By Nikki Wentling, Stars and Stripes
Navy veteran Richard Roberson stood beside the Lone Sailor statute at the United States Navy Memorial on Saturday morning — directly in the center of the massive anti-gun violence rally, March for Our Lives.
He watched as thousands of people streamed by, many of them kids — all of them urging Congress for stricter gun-control measures. The 71-year-old broke down as he explained why he felt compelled to make the trip into Washington from his home four hours away in rural Virginia.
“If you’re 20 years old, and you’re on a Navy hospital ship in Vietnam, it stays with you forever when you see what assault rifles do,” Roberson said. “Quite frankly, my generation has made a mess of the country. These kids are the future.”
A few dozen veterans gathered at the memorial to stand together in support of March for Our Lives and the students who helped to lead it. Many more veterans were likely dispersed through the large crowd, said Air Force veteran Pam Campos, who organized the veteran contingent at the Washington march.
By noon, a mass of people stretched from the U.S. Capitol down Pennsylvania Avenue toward the White House. Organizers were hoping to match attendance at last year’s women’s march, which was one of the biggest protests in the capitol and far surpassed predictions of 300,000 demonstrators.
The official mission statement for March for Our Lives claims the purpose of the rally –and hundreds of sister marches worldwide — is to demand that Congress act on a “comprehensive and effective bill” to address gun reform in the wake of the 17 people killed at Marjory Stoneman Douglas High School in Parkland, Fla., on Feb. 14.
It was the first protest Marine Corps veteran Steven Kiernan, 30, had ever attended.
“I was always cynical about these kinds of things. You come home from Iraq and everyone seems so disengaged and not interested,” Kiernan said. “Seeing this, it’s given me hope for the future for the first time in a while. These kids aren’t willing to accept the world as it is — they want to change it.”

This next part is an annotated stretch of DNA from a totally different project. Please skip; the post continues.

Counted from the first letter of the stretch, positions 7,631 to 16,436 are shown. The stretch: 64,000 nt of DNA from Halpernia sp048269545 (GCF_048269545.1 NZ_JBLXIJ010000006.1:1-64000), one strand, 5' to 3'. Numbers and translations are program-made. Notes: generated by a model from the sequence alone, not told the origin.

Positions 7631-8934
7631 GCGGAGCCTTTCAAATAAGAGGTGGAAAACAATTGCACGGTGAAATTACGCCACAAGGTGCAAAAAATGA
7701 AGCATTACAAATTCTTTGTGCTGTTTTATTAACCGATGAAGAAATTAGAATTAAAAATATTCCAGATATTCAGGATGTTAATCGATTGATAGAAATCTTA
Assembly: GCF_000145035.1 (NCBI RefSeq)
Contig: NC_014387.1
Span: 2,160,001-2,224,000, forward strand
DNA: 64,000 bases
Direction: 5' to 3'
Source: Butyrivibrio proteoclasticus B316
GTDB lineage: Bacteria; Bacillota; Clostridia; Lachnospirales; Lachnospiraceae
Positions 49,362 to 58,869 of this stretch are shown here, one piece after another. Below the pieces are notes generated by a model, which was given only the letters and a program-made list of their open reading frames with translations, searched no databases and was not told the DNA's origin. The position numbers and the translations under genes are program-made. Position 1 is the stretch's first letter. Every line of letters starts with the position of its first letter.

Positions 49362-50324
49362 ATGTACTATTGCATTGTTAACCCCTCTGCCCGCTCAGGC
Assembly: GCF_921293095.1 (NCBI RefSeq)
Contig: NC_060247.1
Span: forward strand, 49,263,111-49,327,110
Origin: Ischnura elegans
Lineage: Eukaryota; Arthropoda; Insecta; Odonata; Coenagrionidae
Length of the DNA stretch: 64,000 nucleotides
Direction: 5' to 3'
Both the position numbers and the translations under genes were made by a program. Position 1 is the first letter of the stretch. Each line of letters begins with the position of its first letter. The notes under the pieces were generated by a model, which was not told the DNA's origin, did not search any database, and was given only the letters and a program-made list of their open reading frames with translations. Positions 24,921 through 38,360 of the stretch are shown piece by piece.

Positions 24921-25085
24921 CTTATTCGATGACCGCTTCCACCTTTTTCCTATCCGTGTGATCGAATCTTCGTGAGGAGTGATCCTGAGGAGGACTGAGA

In addition to fighting for gun reform, Air Force veteran Ksenia Voropaeva, 32, wanted to be in Washington on Saturday to represent immigrants and show the diversity in backgrounds — and in opinions — among the country’s veterans. She emigrated from Eastern Europe to Oklahoma at age 11.
Marine Corps veteran and Georgetown University student Cristine Pedersen, 26, also said she was hoping to push back against what she said were widely held assumptions that all veterans are against gun-control measures.
On Saturday, Pedersen carried a sign with three photos of fellow Marines. One of them, she said, had died by suicide using a gun.
“This issue of access to guns is really personal to veterans,” Pedersen said. “The veteran suicide rate is really high … a lot of it is about access to weapons.”
According to the latest Department of Veterans Affairs statistics, an average of 20 veterans died by suicide each day in 2014. Approximately two-thirds of those deaths were the result of injuries from firearms.
Pedersen was deployed overseas in 2012 during the deadly shooting at Sandy Hook Elementary School in Newtown, Conn. She said that at the time, she feared for the safety of her family back home.
“You go to war so it doesn’t have to be unsafe in the United States,” Pedersen said.
Other demonstrators took photos of the veterans Saturday as they stood behind a large banner with the message, “Vets v. Hate.” Some of the protesters engaged them in conversation about their viewpoints and ended by thanking them for their service.
In addition to the main rally in Washington, veterans participated in some of the sister marches nationwide. Groups of them gathered at rallies from Montana to Florida, New York and Texas. The Associated Press estimated that hundreds of thousands of people participated in the demonstrations across the U.S.
Roberson, who watched the masses on Pennsylvania Avenue from his perch at the Navy Memorial, described the event as a “fantastic start” in the push for changes to gun laws.
“I agree with these kids. We’ve got to do something,” he said. “The question is, will Capitol Hill listen to them?”